Puerto Amistad – House of Martin s

Sun 10 Apr 2016 12:35

Puerto Amistad – House of Martins

From Bahia a visitor can take a journey to nearby National Parks where a vast variety of indigenous birds will be spotted, heaven for birders (the US term) and twitchers ( from the UK) alike; however right around here, in the estuary, around town and in the club locale there is a wonderful variety.

We wake up to the chirping of sparrows sitting on the boom. White egrets and beautiful grey and black herons with a single long white feather from their head hanging down their back, stand on the rocks or moored craft at the pontoon landing. Curlews fish alongside human fishermen near and under the clubhouse which is on stilts, big vultures scavenge with the beach crabs, picking over fish corpses and there are numerous birds I have never seen before.

In town pretty canary like birds with orange beaks are fearless and continue their foraging as we walk past.

We walked across the long bridge recently, while it was cloudy so we wouldn’t be roasted by the sun. The sand bank mid-river was vast and curlews walked stooping and pecking at the sand. A lorry passed us with a big grey cow tethered in the back, she didn’t look too pleased and we wondered how they got her up into the back, with a steep ramp and a lot of huffing and puffing I guess.

We have worked steadily for the leaving of Zoonie. We changed the engine and gearbox oils and filters and while I washed Zoonie’s interior woodwork down with bleach and water as it was gathering mould and mildew in the more airless corners Rob has poured many blue plastic containers of water into the tanks and topped up the diesel. Ariosto and Andreas bring the water to the boats and then collect the empties and they fill our own jerry cans of fuel.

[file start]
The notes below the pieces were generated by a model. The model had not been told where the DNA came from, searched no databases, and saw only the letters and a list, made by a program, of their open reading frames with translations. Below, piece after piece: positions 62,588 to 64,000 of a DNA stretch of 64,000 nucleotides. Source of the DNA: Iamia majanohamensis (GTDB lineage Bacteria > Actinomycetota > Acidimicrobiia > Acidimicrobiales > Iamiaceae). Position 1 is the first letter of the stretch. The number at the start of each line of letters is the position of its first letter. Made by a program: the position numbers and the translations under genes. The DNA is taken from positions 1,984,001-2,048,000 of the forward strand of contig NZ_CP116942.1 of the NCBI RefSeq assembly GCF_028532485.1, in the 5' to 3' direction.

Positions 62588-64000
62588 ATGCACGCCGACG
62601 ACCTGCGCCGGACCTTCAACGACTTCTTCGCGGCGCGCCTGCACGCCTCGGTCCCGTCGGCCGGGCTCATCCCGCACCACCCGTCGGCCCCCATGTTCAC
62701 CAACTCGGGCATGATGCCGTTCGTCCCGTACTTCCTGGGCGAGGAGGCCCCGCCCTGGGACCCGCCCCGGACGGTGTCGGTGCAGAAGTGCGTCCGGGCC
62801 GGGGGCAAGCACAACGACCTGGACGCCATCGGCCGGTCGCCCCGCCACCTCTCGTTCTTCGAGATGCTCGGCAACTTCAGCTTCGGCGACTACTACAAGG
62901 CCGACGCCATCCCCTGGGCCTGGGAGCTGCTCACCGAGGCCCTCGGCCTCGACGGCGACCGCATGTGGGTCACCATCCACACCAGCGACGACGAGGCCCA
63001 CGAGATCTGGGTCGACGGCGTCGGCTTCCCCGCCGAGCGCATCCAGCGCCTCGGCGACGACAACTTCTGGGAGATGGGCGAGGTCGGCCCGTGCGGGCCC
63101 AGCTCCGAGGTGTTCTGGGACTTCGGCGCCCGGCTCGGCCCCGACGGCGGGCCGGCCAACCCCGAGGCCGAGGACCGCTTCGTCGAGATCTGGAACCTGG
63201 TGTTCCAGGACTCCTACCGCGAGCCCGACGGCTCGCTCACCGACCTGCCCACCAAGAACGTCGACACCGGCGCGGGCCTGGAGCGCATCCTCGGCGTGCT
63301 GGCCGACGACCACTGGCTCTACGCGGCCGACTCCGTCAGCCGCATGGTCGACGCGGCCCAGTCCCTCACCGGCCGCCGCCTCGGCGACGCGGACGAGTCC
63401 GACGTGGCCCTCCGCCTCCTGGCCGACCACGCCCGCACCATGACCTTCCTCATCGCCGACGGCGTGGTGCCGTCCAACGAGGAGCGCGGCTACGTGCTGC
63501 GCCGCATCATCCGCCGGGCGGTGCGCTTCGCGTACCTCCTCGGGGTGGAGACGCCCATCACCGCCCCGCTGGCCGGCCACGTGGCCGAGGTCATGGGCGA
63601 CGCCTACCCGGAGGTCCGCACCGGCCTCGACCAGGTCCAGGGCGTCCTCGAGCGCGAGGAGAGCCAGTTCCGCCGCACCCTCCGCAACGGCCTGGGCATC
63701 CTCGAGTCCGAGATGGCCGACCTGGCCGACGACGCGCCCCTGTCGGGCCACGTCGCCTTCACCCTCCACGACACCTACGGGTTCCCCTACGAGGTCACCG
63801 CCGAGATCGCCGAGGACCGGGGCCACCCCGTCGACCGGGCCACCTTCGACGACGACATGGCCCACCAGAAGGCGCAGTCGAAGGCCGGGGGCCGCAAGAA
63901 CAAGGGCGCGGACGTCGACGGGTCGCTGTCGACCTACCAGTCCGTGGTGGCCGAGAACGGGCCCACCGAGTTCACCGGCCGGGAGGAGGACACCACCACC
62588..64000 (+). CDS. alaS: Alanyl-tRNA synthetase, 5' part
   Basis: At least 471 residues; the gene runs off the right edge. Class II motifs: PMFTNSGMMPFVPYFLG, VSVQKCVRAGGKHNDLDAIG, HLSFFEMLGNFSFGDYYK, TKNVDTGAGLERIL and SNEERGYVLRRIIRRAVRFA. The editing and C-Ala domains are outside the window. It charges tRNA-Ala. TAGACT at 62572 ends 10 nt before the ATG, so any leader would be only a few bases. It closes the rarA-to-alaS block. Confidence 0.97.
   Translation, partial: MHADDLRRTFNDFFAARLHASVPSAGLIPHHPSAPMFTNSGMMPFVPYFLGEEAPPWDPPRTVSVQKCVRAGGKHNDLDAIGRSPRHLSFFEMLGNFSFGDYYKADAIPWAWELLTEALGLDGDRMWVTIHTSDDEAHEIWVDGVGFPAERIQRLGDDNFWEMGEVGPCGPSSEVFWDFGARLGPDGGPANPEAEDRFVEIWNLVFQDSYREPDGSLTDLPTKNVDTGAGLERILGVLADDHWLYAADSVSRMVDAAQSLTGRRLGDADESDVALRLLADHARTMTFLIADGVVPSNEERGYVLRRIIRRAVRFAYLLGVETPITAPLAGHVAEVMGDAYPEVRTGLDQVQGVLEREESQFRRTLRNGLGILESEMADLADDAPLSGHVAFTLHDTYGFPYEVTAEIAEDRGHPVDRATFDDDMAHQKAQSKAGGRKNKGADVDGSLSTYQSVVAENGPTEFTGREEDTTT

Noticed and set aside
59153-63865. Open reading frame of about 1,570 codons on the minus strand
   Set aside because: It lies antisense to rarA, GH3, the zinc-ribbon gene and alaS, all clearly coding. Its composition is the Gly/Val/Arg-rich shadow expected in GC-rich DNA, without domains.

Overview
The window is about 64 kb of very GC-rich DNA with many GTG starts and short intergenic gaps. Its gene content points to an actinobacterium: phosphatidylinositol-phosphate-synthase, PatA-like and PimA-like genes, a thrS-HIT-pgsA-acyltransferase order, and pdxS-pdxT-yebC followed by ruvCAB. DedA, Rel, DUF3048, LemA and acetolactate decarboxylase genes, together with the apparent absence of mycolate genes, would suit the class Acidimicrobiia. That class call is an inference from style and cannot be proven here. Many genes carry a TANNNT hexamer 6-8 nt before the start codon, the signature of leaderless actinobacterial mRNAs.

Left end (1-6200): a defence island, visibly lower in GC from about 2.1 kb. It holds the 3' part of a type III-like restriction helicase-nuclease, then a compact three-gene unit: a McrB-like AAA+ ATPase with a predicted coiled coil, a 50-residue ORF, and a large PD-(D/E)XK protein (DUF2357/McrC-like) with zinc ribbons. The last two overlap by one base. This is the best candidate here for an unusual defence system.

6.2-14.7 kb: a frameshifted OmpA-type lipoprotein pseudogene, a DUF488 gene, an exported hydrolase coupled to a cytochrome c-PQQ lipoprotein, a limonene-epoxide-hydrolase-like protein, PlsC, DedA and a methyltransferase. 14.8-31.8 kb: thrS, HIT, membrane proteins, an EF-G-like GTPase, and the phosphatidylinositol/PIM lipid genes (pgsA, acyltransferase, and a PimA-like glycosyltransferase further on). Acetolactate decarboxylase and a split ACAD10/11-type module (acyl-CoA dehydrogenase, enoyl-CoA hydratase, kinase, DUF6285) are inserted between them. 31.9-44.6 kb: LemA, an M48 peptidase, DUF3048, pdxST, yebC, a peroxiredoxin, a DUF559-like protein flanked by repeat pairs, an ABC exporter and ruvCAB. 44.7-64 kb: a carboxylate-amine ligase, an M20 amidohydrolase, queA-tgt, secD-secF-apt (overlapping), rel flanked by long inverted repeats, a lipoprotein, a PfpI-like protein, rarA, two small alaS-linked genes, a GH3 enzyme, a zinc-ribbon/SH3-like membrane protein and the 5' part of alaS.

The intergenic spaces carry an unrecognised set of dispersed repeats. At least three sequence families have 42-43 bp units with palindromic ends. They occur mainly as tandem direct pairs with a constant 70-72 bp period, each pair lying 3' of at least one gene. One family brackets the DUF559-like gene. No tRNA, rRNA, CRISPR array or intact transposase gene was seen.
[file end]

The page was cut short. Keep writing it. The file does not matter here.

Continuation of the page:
We have watched the comings and goings of other yachts. Kim and Katelina set off and Steve from Florida left a few days ago, retracing their inward track for a safe route to the ocean. They both headed south to find the SE trades that are in the ascent for the season. By the time we leave they should be well established hopefully.

Joe, on his pretty steel boat is planning to immigrate here. Not sure if I have mentioned but the Ecuador government has a strange, communistic way of welcoming foreigners who wish to settle here by claiming ownership over their vessels. The only way to get the boat back is to buy it at its market value from the government. Consequently Joe is going to sail his back to his brothers in Alaska before returning to live. He leaves next week. He came aboard recently and helped Rob establish that the fault with the windlass is either the switch or the solenoid or both, so we are hoping to obtain replacements while in the UK.

Three big cats arrived, two with charming French couples on board who are always game for a chat. Two boats have now been left for a few weeks in PA’s safe hands. Rita and her husband are German and they have gone off to explore the Amazon a week ahead of us. We don’t imagine we will come across them as it’s the second longest river in the world at 4010 miles, the Nile is 4140 miles long. But then stranger things have and will happen, like our good friends Allen and Lorna Kelly from Oakham will arrive at Machu Picchu on the same morning as us!

We have finished our stores shopping for the next six months at a cost of just over $600. In finding room for it all we have opened up four new areas under the aft cabin floors, cleaned them of their dust and oil and will be able to store cartons of milk and fruit juice and packs of pasta and rice in them.